Data in Action: Understanding the Gender Wage Gap

Jan 17 / 2017

For decades we’ve known that a gender wage gap exists, but only very recently, with the help of data science, have we been able to examine the issue from new angles, understand the contributing factors, and explore solutions to minimize or eliminate it.

When Vancouver-based Visier, a workforce intelligence solutions company, published their latest research study the data revealed a valuable insight.

The report aggregated the workforce databases of 31 large U.S. companies across a range of sectors including healthcare, technology, finance, retail, and manufacturing, and analyzed data around the salaries and positions of their 165,000 employees. 

“First, we compared how salaries for men and women differ by age. While at all ages women earned less than men, the data showed a clear inflection point, where the gender wage gap widened significantly.”

From the age of 32 onwards, women earn only 90% of the wages of their male counterparts, and that number continues to fall to 82% by the age of 40. This age range of increasing wage disparity directly correlates with the ages in which fewer women hold managerial positions; a finding Visier calls the Manager Divide. 

According to the study, this underrepresentation of women in manager roles is a dominant driver behind the gender wage gap — since managers on average earn double the wages of non-managers. But what’s behind the Manager Divide?

From the vast amount of data, Visier discovered another key correlation: the proportion of women in the workforce by age. Between the ages of 25 and 40, the ratio of women to men in the workforce, not only in manager positions but overall, declines steeply.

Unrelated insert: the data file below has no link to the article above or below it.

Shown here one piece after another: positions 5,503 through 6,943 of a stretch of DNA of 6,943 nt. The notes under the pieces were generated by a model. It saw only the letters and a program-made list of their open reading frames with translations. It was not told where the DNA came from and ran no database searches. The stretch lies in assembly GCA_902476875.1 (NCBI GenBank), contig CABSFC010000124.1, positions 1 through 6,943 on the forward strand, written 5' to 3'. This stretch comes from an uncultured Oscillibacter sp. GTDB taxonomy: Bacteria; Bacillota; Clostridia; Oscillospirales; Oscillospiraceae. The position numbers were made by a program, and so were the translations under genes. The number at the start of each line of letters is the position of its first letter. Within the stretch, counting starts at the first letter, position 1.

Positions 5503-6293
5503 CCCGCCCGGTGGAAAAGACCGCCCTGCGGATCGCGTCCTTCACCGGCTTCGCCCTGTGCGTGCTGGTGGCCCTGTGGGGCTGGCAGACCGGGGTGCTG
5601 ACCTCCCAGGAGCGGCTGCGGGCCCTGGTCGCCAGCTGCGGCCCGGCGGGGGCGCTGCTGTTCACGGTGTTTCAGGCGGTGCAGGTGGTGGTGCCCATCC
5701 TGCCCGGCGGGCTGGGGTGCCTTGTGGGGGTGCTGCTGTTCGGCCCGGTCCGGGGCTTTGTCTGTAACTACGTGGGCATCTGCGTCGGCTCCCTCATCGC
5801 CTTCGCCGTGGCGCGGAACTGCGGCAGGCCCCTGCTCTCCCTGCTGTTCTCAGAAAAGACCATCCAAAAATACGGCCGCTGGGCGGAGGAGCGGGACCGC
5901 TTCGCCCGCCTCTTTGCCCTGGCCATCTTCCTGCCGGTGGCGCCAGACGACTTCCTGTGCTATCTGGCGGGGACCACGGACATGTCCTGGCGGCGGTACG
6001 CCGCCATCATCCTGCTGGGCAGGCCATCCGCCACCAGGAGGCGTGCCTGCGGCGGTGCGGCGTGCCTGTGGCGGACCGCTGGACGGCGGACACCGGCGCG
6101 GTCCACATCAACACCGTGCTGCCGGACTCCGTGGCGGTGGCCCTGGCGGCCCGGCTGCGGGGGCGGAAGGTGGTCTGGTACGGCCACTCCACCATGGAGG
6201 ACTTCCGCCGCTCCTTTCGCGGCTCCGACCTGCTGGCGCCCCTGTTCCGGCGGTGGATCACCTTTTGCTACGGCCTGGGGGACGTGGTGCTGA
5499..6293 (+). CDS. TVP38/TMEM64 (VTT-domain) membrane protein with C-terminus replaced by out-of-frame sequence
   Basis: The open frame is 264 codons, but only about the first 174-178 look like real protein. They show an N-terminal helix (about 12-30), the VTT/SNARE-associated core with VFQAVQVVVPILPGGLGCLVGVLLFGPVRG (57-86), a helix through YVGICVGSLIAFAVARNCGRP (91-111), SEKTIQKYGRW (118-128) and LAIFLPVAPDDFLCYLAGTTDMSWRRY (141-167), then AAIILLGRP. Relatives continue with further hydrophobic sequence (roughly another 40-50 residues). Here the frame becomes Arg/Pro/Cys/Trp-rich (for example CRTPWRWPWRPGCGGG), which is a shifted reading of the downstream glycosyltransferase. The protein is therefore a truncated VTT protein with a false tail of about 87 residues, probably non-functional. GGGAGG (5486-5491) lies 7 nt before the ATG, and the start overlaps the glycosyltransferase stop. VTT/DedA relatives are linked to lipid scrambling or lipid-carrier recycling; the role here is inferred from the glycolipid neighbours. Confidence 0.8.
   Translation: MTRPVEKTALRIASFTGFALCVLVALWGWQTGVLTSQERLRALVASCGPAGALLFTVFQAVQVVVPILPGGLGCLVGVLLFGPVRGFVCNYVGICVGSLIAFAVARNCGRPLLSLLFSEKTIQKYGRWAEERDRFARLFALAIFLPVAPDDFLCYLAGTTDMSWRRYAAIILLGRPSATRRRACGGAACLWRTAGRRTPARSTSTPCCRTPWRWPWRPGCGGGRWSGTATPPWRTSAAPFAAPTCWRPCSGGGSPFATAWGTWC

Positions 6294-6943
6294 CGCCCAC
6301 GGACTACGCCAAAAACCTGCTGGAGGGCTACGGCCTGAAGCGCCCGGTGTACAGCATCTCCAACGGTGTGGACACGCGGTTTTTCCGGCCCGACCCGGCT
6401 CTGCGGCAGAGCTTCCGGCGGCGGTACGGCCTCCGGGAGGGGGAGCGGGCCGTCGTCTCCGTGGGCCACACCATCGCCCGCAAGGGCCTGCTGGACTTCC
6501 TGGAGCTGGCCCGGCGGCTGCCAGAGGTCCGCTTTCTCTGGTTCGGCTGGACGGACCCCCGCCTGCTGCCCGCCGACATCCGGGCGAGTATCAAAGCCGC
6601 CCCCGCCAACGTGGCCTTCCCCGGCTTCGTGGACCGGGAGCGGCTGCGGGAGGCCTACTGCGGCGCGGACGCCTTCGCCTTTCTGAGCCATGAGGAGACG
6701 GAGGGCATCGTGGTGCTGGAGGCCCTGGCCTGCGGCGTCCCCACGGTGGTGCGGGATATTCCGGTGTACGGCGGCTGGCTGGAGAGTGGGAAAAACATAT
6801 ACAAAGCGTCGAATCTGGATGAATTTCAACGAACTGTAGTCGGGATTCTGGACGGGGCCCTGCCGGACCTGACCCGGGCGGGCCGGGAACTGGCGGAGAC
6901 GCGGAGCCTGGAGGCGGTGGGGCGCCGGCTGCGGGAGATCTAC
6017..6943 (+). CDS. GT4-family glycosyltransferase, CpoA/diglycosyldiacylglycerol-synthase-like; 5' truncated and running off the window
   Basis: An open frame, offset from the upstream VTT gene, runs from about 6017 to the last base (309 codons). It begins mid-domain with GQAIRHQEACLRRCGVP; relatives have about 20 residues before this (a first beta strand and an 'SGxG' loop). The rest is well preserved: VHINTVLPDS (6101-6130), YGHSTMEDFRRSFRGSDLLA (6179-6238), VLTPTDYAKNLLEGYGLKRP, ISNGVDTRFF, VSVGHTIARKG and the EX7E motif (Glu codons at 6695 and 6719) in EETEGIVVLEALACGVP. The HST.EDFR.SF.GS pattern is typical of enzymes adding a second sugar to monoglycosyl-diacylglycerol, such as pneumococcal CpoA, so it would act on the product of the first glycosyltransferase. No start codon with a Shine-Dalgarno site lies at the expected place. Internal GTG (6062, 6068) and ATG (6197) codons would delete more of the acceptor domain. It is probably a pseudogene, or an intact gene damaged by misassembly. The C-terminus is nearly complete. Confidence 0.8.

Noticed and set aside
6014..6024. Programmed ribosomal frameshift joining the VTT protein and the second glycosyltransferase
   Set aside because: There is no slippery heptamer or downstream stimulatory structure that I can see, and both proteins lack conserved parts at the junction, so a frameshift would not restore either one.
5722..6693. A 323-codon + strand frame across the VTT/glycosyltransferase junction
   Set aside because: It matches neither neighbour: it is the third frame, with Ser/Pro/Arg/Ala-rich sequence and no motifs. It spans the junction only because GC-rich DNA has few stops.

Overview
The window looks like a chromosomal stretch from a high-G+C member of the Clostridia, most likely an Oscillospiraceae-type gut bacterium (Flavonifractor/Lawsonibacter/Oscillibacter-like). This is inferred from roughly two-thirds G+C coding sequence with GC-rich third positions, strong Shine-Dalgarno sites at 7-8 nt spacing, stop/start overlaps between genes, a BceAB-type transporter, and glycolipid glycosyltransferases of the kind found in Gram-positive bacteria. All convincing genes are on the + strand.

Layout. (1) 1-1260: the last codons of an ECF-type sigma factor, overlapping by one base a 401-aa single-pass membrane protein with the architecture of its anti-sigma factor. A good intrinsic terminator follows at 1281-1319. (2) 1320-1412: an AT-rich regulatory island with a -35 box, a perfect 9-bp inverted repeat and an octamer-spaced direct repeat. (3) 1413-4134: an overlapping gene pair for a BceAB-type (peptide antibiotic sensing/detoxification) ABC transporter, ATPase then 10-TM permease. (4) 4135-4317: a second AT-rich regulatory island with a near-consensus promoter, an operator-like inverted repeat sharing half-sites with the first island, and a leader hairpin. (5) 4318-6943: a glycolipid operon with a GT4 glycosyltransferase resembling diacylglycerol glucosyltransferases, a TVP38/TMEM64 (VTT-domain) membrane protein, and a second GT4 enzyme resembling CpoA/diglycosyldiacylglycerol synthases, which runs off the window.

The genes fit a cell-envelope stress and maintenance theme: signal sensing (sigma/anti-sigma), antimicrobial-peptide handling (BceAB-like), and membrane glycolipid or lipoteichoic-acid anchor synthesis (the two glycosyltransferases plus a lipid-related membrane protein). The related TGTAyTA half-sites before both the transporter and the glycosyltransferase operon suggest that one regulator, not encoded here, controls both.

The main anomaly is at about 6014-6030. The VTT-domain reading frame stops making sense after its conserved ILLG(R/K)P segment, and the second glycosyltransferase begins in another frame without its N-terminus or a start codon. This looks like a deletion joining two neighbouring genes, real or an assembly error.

So where do all the women go? The quick answer is they go to raise a family. The report identified the age range in which women earn significantly less than men, leave the workforce at a higher rate than men, and have less representation in manager roles than men, to be the same age range in which women commonly have children. During this time, women receive promotions at the same rate as men; however, they are increasingly underrepresented in the typically higher paid manager positions (positions in which they manage one or more direct report). 

The key takeaway from the report is that parental leave and/or increased childcare demands have a direct impact on earnings. And, with women taking more leave for this reason than men, they are put at a disadvantage. One solution, Visier suggests, is to offer equal paid parental leave to women and men.

Whether Visier’s clients change their policies as a result of these findings remains to be seen, but now, thanks to data scientists, these companies have a clear benchmark with which to compare their own standards and practices. They’ve been given definitive answers to decades-old questions and the knowledge to make data-driven decisions should they so choose.

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